Australian national cinema is multitudinous. But as with any country with a colonial past, white people tell most of our stories.
The main reason I like Game of Thrones is because, at its core, it’s about power: who has it and what they do with it, who doesn’t and what becomes of them. It is a morality tale like The Sopranos or The Wire, but with swords and battle-axes. And in this respect, while it derives from fantasy, on another level it is remarkably realistic – it’s Tolkien’s world updated for our times.
‘Atrocity’, ‘massacre’, ‘crime against humanity’: one thinks of Conrad’s reference to ‘the old, old words worn thin, defaced by ages of careless usage’. But there are times when such terms ring true – and we’re living through one of them. Whatever Hamas has or hasn’t done, attempts to justify a military assault on a city of millions necessarily rely on a terrorist logic: it’s the imposition of a collective responsibility that holds every Gazan guilty simply because they live in Gaza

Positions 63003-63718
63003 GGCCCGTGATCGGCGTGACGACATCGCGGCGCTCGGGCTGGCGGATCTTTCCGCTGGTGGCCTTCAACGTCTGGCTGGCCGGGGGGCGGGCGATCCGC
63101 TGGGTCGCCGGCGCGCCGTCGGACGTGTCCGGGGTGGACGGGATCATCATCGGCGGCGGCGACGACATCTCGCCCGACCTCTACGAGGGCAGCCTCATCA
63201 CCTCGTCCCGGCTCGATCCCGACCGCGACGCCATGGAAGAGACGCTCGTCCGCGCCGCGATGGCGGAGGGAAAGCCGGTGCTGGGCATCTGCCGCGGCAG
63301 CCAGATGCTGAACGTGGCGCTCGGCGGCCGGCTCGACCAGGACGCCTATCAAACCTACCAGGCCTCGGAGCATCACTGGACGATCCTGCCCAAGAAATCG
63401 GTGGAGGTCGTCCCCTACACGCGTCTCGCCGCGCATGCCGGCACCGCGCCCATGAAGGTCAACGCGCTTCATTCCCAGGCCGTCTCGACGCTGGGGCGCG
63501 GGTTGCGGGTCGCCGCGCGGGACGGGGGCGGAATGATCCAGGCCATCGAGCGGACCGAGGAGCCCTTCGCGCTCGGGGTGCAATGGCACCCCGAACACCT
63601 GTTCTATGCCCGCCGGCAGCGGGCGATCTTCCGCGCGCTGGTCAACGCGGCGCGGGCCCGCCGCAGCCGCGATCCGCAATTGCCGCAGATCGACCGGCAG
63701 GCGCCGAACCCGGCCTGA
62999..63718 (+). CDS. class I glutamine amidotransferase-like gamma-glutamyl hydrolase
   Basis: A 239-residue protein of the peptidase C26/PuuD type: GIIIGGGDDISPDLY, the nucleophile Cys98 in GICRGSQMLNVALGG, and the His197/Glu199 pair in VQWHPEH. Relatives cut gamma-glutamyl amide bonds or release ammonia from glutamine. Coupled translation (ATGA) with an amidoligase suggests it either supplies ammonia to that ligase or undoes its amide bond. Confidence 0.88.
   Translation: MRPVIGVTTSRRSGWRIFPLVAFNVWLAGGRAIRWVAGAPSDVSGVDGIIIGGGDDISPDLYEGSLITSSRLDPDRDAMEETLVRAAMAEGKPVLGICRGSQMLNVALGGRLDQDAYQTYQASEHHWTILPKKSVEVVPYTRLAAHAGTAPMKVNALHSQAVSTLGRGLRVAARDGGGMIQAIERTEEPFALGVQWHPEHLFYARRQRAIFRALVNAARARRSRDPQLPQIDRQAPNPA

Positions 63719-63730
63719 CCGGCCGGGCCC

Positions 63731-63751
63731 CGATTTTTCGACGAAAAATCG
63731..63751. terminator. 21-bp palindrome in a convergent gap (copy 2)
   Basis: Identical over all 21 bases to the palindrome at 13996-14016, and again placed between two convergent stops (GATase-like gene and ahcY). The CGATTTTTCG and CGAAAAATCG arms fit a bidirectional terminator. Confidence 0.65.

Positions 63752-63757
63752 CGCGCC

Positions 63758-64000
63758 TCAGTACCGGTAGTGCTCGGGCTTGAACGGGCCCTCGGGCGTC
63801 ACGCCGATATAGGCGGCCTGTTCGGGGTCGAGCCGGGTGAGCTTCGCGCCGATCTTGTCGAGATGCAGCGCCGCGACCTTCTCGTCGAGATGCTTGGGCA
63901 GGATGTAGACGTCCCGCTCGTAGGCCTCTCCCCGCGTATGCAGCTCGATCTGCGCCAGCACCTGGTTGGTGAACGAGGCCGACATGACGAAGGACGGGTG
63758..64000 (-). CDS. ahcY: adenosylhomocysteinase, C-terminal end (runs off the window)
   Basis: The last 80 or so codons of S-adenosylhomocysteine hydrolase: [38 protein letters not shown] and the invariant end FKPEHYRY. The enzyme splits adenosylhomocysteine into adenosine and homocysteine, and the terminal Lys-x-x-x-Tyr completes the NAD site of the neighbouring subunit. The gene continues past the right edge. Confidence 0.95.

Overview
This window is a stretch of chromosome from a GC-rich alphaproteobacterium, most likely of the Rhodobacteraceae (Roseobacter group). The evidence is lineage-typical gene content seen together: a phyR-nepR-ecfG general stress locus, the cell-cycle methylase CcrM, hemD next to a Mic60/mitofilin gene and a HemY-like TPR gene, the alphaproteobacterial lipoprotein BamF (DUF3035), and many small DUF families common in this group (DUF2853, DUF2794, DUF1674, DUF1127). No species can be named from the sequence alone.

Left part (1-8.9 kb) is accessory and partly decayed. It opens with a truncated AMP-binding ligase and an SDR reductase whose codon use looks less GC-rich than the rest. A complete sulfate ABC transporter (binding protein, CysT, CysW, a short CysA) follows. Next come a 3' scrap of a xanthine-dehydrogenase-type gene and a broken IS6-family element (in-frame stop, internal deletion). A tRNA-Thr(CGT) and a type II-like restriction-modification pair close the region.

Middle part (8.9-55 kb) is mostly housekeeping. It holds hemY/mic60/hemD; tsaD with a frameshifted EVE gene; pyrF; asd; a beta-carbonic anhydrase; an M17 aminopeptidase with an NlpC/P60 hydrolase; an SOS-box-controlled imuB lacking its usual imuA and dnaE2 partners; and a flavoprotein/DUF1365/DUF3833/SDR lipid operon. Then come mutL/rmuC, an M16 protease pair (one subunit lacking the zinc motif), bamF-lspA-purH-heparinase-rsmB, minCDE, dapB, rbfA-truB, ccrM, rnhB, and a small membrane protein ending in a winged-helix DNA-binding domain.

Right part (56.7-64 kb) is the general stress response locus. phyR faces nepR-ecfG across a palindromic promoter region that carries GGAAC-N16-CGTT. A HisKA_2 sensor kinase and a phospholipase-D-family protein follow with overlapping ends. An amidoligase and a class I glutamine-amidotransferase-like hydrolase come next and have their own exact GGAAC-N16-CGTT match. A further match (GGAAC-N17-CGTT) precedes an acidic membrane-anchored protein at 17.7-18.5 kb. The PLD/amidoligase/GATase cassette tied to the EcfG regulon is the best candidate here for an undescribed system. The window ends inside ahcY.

Question: So could you clarify sir for us at what point does an event become a significant event involving a boat on the water?
Minister Morrison: When you see me here standing and reporting on it.
As I travelled across London on the District Line, there was a snippet of text running through my mind: ‘The primary question ecology faces today is whether an ecologically oriented society can be created out of the present anti-ecological one.’